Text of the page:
Wake your child up each morning with a hug, kiss and an "I love you!" Even if the day goes downhill from there with the usual arguments, behavior corrections, tantrums, your child will know that no matter what happens, he is loved. How does he know? Because you told him so!
Be a good listener and ask lots of questions about your child's day, feelings, wants and needs. Be willing to converse on topics of interest to the child, such as Pokemon, Dora the Explorer, Thomas the Tank Engine, Bakugan or Yo Gabba Gabba. Knowing that you value her opinions and that you are interested in what she likes can make your child feel worthy of attention, appreciated and loved.
Include your child in your activities. Even a toddler can "help" you make dinner by placing chopped vegetables in a bowel or shaking a little salt and pepper on a dish. Older kids can set the table, shovel the sidewalk, bring in the mail or empty the trash. Giving your child responsibilities, no matter how small, lets him know you value his contribution and trust him to do things properly.
Give lots of hugs and pats on the back. Tossel your child's hair. Hold his hand or cuddle up inside a big blanket with her when you sit beside her on the sofa. Physical affection is one of the best ways to convey your love and a sense of belonging and safety to your child. Whenever possible, include your child in your personal space, draping an arm over their shoulder, snuggling in a big easy chair while you read stories, giving a random kiss on the cheek or forehead whenever the thought crosses your mind. Don't wait for a special reason to be affectionate with your child. Make it automatic.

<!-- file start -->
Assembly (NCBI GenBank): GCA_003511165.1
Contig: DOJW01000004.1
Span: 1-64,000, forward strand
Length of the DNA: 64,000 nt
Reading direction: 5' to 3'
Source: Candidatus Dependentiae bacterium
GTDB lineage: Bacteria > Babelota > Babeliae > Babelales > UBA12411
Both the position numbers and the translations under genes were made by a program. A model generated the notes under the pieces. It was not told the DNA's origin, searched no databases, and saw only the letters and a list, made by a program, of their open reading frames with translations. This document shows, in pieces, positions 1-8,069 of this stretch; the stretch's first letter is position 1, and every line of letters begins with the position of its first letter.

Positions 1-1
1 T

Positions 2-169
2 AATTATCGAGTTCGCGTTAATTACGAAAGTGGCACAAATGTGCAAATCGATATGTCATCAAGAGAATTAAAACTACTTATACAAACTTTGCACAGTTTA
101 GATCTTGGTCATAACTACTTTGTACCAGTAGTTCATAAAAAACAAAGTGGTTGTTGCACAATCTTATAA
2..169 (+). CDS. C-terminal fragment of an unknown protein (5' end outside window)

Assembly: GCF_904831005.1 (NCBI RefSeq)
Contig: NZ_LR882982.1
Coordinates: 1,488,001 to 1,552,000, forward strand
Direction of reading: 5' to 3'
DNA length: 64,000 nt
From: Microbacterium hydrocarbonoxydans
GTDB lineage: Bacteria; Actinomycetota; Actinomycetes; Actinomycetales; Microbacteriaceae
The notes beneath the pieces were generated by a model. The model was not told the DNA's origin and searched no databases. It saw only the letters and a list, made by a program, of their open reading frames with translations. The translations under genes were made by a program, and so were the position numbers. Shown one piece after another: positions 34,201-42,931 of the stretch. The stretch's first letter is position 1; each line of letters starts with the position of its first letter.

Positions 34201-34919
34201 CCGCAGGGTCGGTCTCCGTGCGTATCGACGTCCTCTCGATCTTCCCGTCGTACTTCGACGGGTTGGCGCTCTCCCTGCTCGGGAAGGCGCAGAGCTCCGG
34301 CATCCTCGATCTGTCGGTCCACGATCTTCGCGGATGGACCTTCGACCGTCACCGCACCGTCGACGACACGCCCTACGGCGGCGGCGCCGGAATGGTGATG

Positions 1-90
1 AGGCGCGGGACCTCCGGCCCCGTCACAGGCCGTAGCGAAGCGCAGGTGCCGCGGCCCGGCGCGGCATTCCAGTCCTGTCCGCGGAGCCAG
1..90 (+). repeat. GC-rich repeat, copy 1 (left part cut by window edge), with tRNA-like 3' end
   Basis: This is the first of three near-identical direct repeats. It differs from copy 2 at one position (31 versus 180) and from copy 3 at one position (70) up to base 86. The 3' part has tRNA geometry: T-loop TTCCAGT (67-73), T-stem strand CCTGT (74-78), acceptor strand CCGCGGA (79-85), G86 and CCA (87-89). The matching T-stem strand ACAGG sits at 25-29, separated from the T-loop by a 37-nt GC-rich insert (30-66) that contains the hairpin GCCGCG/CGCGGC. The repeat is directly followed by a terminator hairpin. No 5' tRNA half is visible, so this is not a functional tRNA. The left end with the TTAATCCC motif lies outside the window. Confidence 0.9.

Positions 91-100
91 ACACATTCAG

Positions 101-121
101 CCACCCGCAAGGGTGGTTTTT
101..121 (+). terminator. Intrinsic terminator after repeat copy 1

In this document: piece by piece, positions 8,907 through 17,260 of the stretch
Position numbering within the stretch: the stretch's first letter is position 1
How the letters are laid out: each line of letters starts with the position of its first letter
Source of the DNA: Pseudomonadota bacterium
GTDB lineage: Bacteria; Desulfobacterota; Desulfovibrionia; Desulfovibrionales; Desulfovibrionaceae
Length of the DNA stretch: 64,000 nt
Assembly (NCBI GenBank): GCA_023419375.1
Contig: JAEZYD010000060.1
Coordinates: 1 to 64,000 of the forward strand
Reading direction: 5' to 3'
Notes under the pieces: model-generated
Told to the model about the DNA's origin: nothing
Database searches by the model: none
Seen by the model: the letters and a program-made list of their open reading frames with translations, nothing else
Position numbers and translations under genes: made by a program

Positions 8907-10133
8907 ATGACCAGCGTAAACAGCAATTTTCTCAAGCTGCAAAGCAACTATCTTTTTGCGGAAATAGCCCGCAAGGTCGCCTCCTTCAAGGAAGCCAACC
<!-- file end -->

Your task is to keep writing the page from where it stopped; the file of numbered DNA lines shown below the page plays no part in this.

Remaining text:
Read to your child every night, no matter how old he is or how well he can read. A nightly reading ritual provides a sense of security and love. It also creates positive associations between the act of reading and the comfort of home and family, which can inspire a lifelong love of literature. Whether it's a board book or 15 minutes of a chapter book each evening, remain consistent in the ritual and your child will drift off to sleep each night knowing he is loved.By Tammy Quinn Mckillip, eHow Contributor